WHILE A LARGE PART OF EUROPE'S RAILWAY LINES ARE ELECTRIFIED, A SIGNIFICANT PORTION STILL RELIES ON DIESEL TRACTION TO OPERATE. THE EUROPEAN RAIL INDUSTRY IS WORKING TO MAKE RAIL DIESEL CLEANER.
In Europe, 50% of railway lines are electrified and 80% of traffic is conducted using electric traction. However, diesel traction continues to play an important role in European rail transport. For instance, this is the case in member states where electrification is below the European average or for shunting operations and passenger and freight transport on non-electrified secondary and feeder lines where traffic would be impossible without diesel traction.
Diesel traction is a complex niche market. Progress on the on-engine technology depends to a large degree on the development of new engines by their manufacturers and, as a large fleet of diesel locomotives exists, the big operators seem reluctant to invest in newer and cleaner models.
Despite this difficult environment, the rail industry is committed to making rail diesel cleaner. The CleanER-D project brought together several rail manufacturers, such as Alstom, Bombardier, Siemens, and Vossloh, with other rail sector partners like DB and SNCF, to reduce diesel’s pollutant emissions.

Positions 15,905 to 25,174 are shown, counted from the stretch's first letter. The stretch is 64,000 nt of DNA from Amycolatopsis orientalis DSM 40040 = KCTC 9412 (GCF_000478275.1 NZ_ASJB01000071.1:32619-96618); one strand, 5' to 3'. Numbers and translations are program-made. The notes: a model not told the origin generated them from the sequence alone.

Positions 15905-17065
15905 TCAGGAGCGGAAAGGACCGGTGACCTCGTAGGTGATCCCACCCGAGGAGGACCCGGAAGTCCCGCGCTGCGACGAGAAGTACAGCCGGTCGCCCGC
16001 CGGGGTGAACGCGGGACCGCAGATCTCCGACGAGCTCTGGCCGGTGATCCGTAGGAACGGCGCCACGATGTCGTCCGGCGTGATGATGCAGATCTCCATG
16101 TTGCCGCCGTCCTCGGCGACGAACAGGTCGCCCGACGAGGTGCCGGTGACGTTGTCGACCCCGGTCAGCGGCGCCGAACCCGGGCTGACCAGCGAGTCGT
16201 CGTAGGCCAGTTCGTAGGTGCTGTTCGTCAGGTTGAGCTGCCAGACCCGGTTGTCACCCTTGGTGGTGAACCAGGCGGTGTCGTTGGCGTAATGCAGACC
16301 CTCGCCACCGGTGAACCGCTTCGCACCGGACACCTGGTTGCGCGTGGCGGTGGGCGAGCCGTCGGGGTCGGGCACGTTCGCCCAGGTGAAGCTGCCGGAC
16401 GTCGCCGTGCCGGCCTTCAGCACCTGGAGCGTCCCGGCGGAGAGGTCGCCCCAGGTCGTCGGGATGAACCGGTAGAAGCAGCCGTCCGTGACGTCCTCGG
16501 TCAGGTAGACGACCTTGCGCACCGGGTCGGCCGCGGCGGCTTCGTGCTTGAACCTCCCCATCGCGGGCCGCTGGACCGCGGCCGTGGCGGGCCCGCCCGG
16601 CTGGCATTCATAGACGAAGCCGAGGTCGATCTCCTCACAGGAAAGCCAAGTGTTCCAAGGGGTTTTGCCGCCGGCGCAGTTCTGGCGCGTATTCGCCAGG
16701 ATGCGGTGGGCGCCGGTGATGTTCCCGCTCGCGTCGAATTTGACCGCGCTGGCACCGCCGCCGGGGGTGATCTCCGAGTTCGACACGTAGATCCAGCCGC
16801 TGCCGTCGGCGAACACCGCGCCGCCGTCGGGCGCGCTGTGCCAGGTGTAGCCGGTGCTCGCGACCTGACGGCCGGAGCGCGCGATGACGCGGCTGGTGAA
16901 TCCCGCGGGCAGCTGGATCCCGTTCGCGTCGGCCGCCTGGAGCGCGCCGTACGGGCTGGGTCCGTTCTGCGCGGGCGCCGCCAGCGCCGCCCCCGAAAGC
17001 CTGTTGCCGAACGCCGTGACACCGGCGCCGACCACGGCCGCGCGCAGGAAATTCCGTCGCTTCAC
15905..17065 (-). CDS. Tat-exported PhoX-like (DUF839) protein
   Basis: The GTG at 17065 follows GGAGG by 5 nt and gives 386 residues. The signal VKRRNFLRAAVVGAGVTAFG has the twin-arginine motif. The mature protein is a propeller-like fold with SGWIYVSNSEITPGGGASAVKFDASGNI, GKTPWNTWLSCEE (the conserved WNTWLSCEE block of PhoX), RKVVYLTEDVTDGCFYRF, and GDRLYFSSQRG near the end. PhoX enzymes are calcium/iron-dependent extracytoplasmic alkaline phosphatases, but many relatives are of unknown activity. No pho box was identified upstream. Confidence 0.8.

A large step towards reduced emissions was the 2012 introduction of Stage IIIB for rail vehicles. Despite the challenging economic climate, the rail industry made great efforts to offer customers the cleanest diesel trains and locomotives ever. However, due to high development costs and unavailability of engines, no IIIB-compliant vehicles are available for some power categories at present.
In relation to diesel traction, UNIFE closely follows the Non-Road Mobile Machinery Directive. Having exited a major, but not yet fully implemented, regulation, the European rail industry believes that no new stage should be set for rail vehicles for the next seven years.
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